As previously stated, human corporeality is the result of a long process of evolution that drove the physis, the bios, and anthroposocial to successive increases in the degree of complexity for systems/organizations. This relationship between the four dimensions of corporeality and these three key dimensions of phenomenal reality were the subject of analysis in works by João and Brito (2004) and João (2018).

With the conception of corporeality outlined above, the key discussion of this article can be given: to consider corporeality as a principle of pedagogical practice, from which a didactic-methodological proposal is structured that can involve the four dimensions that constitute the human being. The goal is to contribute to an educational practice that assumes the human complexity in the classroom.

Experiential learning method: prospects for a comprehensive education that assume the human complexity in pedagogical practice

The introduction of the concept of corporeality as a theoretical reference to the educational process provides four fundamental consequences: 1) it presents a monistic conception of human beings that will make it possible to overcome a long educational tradition that focuses on cognitive development at the expense of other human dimensions; 2) it allows our human condition to be recognized, that is, individual/ species/ human society, and the complexity that it involves; 3) it makes it possible for us to touch on complexity as a way of approaching the real and, consequently, of pedagogical practice; and 4) it drives the need to rethink teaching methods.

In order to present a didactic-methodological proposal that attempts to engage the four dimensions of human corporeality and to develop the educational goals suggested by Morin (2002b) , the following foundations and the principles of a experiential learning method will be proposed – 1) teaching the human condition; 2) teaching how to live, 3) teaching to organize and reconnect knowledge (teaching to think for the unity of knowledge), and 4) redoing a school of citizenship.

The method is integrated into an interdisciplinary and transdisciplinary approach under an epistemological context of didactics (FRIAÇA et al., 2005; TAUCHEN; FÁVERO; ALVARENGA, 2017), so that the conception of corporeality defended in this paper is adopted as a teaching principle for planning curriculum involving Basic Education or Higher Education that stem from these approaches. Its ultimate intention is not to teach the contents of subject areas, but rather in developing the unity of knowledge through its link to other proposals, like Paulo Freire’s pedagogy of autonomy with its generative themes, and the cross-sectional methodology of teaching proposed by the National Curricular Parameters and its cross-cutting themes, while taking the epistemological, theoretical and methodological differences of these proposals into account.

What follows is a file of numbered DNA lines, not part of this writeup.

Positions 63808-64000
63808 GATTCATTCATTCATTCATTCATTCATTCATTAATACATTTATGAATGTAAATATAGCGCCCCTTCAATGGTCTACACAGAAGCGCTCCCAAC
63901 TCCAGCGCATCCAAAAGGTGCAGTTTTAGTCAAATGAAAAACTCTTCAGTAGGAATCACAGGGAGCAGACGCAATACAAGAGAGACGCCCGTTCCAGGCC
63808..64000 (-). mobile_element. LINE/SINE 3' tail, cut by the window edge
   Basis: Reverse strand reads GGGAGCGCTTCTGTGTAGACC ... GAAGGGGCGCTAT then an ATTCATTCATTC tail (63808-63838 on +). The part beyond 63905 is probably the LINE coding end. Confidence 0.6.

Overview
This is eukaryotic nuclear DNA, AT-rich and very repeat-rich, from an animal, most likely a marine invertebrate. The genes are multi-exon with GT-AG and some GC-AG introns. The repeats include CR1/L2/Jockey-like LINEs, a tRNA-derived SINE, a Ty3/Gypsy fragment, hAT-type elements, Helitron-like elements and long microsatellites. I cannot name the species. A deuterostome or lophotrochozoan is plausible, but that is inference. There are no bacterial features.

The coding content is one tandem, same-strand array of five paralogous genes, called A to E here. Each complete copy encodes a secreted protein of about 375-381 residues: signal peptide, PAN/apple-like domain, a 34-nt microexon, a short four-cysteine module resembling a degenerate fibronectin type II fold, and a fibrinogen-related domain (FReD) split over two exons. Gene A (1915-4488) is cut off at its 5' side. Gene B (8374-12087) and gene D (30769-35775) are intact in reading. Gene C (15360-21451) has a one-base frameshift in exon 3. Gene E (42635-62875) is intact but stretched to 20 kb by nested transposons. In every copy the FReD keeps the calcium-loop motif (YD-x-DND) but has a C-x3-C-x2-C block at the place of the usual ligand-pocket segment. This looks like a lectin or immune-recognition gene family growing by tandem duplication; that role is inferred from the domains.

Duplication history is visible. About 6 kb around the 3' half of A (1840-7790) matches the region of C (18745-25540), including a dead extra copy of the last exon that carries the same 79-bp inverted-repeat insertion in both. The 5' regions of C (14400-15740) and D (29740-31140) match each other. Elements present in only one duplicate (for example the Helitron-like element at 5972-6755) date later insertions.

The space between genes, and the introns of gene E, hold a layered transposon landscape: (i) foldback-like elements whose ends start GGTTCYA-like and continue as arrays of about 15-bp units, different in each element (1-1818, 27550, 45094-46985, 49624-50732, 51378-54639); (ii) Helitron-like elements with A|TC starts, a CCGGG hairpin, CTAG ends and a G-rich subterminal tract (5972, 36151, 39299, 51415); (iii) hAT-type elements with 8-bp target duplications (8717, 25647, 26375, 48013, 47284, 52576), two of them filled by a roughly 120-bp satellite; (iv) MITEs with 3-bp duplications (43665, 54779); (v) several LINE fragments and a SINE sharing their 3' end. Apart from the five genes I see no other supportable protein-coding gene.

Bearing this in mine, the principles that constitute the experiential learning method will be exhibited, introduced as a didactic-methodological possibility that involves the four dimensions of human corporeality. These principles and fundamentals do not exhaust the possibilities of the teaching/learning process. On the contrary, they merely represent basic reflections to create a pedagogical practice that presumes the human and educational complexity.

The notion of learning

The notion of learning related to the experiential learning method was mainly refined out of the contribution of a proposal formulated by Leite and Ferreira (2002) called the System of Experiential Learning and from reflections between the aforementioned notion of corporeality and the ideas from these authors. Learning is conceived as a whole and continuous process that is geared towards expanding the existential repertoire and raising the awareness within each person and in their multiple interactions with the natural and social environment. These interactions occur in the direct contact between the learners, the methods outlined above and the curriculum contained in each discipline.

Learning is also viewed within the framework of having new information permanently assimilated, but in a way in which it is inseparable from its continual subjective redefinition and reappropriation, resulting in the construction and refreshing of each pupil’s personal identity, in the perception of their inclusion in communities, institutions and, in a broader way, their social integration (LEITE, 1999; LEITE; FERREIRA, 2002).

The permanent assimilation of new information drives the student to continually change. We can view change as a learning process, or rather, relearning, where new potential responses are created for day to day requests.

Learning is not merely a cognitive process and a rational interaction. In order for human, personal or professional relationships to become effective in a process of change, they should be subject to reflection and integrated learning, in which integration takes place in the complexity of the human being in all its complexions: cognitive, affective and motor, and also encompassing its multiple dimensions: personal, professional and institutional (LEITE, 1999; LEITE; FERREIRA, 2002).

According to Leite and Ferreira (2002), the praxis aspect of experiential learning is found in the interlinking and interdependence of its theoretical and practical factors, which is maintained in a way of thinking about the world and a concrete and coherent action with what it theorizes.